It seems like everyday I hear someone declaring that they are going to make a change in their life. Whether it’s working out more, eating right, ending a bad habit or removing themselves from negative influences, change is always apart of our outlook at one point or another.
The downside is that most of us know exactly what we need to do to initiate the change, but we rarely take the correct steps toward our new goals. Is it that we love to make excuses or do we hesitate because we have become complacent with our situations?
Paloma Vazquez takes a look at six keys to changing almost anything that Tony Schwartz of The Energy Project proposed. Below are her summaries of each of the key points Schwartz’ propositions:
Be highly precise and specific: Don’t just propose to run 3 times a week. Commit to running 3 miles starting at 6.30 am on Mondays, Wednesdays and Saturdays. If you skip a day, you’re likelier to make it up. These commitments are referred to by researchers as ‘implementation intentions’.
Take on a single new challenge at a time: Establish new routines and practices to accomplish your goals – but focus on one new behavior at a time (sequentially), until it becomes automatic.
Not too much, not too little: Challenging your current comfort zone is the only way to grow. But find a middle ground: challenge yourself enough that it’s actually a challenge – but not so much that it becomes unlikely to stick to.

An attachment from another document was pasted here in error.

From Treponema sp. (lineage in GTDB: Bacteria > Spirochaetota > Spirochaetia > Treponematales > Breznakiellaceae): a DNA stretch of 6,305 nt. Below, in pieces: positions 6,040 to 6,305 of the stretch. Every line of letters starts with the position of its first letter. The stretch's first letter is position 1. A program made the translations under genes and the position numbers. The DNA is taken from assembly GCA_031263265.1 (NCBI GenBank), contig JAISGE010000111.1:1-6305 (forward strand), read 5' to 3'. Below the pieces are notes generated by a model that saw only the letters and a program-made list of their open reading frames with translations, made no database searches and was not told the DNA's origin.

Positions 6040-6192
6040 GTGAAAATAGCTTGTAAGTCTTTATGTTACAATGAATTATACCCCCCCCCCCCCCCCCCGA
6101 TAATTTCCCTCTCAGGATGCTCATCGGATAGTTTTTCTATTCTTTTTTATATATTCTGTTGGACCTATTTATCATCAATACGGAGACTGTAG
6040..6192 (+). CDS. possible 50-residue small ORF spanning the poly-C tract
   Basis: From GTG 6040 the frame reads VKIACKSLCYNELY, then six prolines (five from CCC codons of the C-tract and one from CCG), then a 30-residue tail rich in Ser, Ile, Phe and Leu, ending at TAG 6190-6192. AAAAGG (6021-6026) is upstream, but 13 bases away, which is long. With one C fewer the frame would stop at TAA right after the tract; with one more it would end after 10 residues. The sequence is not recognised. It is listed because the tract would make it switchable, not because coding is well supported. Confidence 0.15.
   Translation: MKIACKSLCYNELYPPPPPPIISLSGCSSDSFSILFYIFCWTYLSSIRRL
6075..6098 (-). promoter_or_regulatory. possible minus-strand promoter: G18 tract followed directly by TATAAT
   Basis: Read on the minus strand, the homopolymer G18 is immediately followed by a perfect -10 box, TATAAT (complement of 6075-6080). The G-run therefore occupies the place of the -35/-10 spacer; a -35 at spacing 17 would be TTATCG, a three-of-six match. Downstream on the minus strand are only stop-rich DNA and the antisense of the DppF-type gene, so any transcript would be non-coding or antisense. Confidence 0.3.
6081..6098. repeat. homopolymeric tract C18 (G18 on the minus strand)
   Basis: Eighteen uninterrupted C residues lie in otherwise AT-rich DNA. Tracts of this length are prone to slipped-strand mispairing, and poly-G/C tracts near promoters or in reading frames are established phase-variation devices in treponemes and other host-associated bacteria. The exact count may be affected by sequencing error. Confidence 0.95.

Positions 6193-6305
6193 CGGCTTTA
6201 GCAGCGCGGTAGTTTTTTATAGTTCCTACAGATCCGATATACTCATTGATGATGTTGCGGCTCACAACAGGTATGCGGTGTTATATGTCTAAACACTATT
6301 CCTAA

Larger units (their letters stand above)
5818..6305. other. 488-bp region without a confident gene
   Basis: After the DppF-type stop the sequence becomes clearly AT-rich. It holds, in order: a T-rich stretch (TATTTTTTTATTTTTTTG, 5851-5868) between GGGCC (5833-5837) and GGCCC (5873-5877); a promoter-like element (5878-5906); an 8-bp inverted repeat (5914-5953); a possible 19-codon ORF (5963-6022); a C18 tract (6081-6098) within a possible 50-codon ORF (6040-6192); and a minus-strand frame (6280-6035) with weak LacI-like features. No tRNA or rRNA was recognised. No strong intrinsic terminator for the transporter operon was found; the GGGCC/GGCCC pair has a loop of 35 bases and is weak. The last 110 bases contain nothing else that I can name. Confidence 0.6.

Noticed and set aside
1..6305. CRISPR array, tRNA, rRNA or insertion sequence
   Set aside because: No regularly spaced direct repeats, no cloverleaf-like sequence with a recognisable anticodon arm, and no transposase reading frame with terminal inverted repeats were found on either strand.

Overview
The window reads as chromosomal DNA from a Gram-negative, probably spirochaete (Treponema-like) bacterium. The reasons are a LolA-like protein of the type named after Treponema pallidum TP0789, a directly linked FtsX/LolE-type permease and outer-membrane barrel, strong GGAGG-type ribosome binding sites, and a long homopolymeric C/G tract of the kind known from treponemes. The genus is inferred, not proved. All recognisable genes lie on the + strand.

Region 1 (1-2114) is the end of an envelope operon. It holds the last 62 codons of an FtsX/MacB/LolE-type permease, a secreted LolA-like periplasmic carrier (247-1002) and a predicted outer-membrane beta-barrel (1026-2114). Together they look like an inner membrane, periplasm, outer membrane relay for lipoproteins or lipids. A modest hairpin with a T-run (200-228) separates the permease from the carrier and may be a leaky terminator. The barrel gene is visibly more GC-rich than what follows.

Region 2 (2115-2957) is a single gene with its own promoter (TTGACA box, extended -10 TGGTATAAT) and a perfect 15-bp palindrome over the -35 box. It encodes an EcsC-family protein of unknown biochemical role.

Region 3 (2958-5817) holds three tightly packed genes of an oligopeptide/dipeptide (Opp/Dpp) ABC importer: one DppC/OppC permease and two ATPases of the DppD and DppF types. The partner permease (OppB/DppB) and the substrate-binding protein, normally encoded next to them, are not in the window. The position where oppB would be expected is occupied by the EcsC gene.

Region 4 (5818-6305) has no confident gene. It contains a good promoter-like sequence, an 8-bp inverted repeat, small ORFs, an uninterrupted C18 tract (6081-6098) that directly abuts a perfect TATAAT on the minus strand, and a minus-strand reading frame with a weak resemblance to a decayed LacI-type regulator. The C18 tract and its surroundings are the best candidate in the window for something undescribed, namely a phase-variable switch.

What you resist, persists: Avoid your temptations. The less likely you are to have to think about a decision (to eat, or not to eat? To nibble or indulge?), the more successful you’ll be.
Recognize (and expect) competing commitments: Every commitment to change is counterbalanced by a competing inertia and desire to stay in one’s comfort zone. To surface your competing commitment, Schwartz suggests: ‘Think about a change you really want to make. Now ask yourself what you’re currently doing or not doing to undermine that primary commitment. If you are trying to get more focused on important priorities, for example, your competing commitment might be the desire to be highly responsive and available to those emailing you.’ In others words, identify what you may be doing to procrastinate – and minimize those costs you may be creating to keep you from changing behavior.
Keep the faith: If you fall, brush yourself off and try again. Take consolation in the fact that the average person launches a change effort six separate times before it finally takes. Then re-read the steps above, and try again.